Sahel: the search for security

Insecurity and conflict hinder human, and economic development. The Saharo-Sahelian region today presents some of the most daunting global security threats, which seriously undermine the stability and development of the region. The 2012-2013 crisis in northern Mali, though centred in one nation, epitomises the wider, cross-border dimension of these challenges. Here we point to some of the available policy responses towards their resolution.

The newly elected president of Mali, Ibrahim Boubacar Keïta, was sworn into office on 4 September 2013. His election represents the hope that northern Mali’s instability, violence and extremism might be reversed and turned towards democracy and development. In the 18 months before his election, Mali experienced a secessionist uprising, a military coup, the investiture of Islamic Sharia Law in the north of the country and, finally, an international military intervention to oust the jihadists in August 2013.

How is the Malian situation symptomatic of the challenges of the region as a whole?

The difficulty of fostering development and imposing state authority across vast and sparsely populated areas, in weak institutional contexts, is characteristic of the Sahel region in general. The region of northern Mali that encompasses Timbuktu, Kidal and Gao, often referred to as the “Septentrion”, occupies a territory twice the size of Germany. With 1.6 inhabitants per km2, its population density resembles that of Mongolia, the least densely populated country in the world. The area has long suffered from economic underdevelopment and insufficient investment, leading to the marginalisation of populations and territories.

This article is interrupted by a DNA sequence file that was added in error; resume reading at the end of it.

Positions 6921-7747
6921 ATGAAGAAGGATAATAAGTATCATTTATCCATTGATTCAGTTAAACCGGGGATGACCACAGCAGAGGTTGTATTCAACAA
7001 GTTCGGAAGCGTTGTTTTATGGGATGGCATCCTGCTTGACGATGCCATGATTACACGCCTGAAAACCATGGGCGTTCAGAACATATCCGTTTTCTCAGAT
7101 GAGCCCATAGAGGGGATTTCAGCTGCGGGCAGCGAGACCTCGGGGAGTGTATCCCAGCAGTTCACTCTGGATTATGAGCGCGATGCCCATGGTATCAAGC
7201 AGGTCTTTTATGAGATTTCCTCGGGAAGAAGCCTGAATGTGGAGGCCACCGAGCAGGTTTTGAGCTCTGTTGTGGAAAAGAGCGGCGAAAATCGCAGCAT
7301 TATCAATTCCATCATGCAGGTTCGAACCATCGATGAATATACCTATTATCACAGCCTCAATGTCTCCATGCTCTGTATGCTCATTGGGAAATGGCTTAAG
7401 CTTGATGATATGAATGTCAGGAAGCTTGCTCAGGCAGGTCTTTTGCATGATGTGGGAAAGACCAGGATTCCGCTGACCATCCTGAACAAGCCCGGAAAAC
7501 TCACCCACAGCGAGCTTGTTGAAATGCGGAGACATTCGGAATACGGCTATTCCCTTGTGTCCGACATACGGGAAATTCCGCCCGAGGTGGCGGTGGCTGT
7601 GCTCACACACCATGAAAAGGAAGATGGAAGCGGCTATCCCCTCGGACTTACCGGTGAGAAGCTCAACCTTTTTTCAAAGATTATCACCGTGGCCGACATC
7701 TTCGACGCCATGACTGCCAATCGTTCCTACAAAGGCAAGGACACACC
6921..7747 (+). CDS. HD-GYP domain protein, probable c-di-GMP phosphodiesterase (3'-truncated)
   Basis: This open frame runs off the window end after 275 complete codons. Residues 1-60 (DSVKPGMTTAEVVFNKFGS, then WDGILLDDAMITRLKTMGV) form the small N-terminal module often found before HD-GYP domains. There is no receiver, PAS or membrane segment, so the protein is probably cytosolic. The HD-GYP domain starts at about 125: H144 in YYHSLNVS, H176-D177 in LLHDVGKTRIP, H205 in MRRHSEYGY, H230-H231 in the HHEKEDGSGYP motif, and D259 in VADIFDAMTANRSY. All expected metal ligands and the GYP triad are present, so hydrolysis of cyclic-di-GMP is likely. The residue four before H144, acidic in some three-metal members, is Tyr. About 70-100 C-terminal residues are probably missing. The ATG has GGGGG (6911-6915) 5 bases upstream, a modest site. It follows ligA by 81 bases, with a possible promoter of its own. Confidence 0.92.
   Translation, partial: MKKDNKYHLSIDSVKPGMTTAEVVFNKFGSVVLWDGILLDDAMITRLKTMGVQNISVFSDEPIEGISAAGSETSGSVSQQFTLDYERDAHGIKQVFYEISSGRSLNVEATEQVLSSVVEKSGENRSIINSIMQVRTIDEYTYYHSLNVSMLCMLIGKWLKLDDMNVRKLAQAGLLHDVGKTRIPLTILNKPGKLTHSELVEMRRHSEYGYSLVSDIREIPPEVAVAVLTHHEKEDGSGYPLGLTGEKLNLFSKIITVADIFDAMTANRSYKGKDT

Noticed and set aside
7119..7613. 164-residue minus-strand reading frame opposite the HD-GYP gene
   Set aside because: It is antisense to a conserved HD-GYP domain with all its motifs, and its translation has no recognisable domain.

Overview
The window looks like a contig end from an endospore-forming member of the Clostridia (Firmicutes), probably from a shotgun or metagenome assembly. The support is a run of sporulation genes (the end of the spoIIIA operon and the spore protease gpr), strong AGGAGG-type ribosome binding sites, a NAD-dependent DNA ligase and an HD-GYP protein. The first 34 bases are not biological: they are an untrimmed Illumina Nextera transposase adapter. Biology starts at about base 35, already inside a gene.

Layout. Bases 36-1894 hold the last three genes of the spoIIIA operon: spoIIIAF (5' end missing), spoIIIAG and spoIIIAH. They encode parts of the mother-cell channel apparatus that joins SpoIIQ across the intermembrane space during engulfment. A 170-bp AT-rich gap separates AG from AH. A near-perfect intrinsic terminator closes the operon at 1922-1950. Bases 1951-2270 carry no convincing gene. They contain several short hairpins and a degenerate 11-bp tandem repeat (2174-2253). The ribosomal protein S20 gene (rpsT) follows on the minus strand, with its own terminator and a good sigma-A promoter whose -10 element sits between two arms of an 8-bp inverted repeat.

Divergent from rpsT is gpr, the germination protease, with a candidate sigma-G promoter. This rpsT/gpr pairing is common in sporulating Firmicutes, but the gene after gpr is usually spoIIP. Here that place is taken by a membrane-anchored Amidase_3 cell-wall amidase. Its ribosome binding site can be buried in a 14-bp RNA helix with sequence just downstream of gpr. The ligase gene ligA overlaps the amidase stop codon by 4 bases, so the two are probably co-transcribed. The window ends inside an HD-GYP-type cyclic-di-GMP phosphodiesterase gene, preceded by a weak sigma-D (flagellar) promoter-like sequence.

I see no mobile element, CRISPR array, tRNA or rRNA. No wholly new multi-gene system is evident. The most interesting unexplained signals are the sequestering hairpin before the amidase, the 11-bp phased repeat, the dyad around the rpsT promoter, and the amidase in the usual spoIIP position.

The development of criminal networks in the Saharo-Sahelian area has fed corruption and permeated the legal–albeit often informal–economy. Since the early 2000s, the state’s absence has provided an ideal context for the region’s transformation into a major hub for international smuggling of Latin American cocaine and other drugs, arms, cigarettes, and people. Criminal networks have most visibly raised funds by kidnapping foreign nationals.

The expansion of terrorist networks in the area has further oppressed local populations, and discouraged the flow of legitimate currency, whether from investors or tourism. The spread of activities by Al-Qaeda in the Maghreb (AQIM) from Algeria into neighbouring countries, as well as the proliferation of other terrorist and criminal groups in western Africa and the Sahel, motivated the US military to refer to the region as “the new front in the war on terrorism”. And since the toppling of the Gaddafi regime, an influx of arms and fighters from Libya into northern Mali has aggravated an already explosive environment.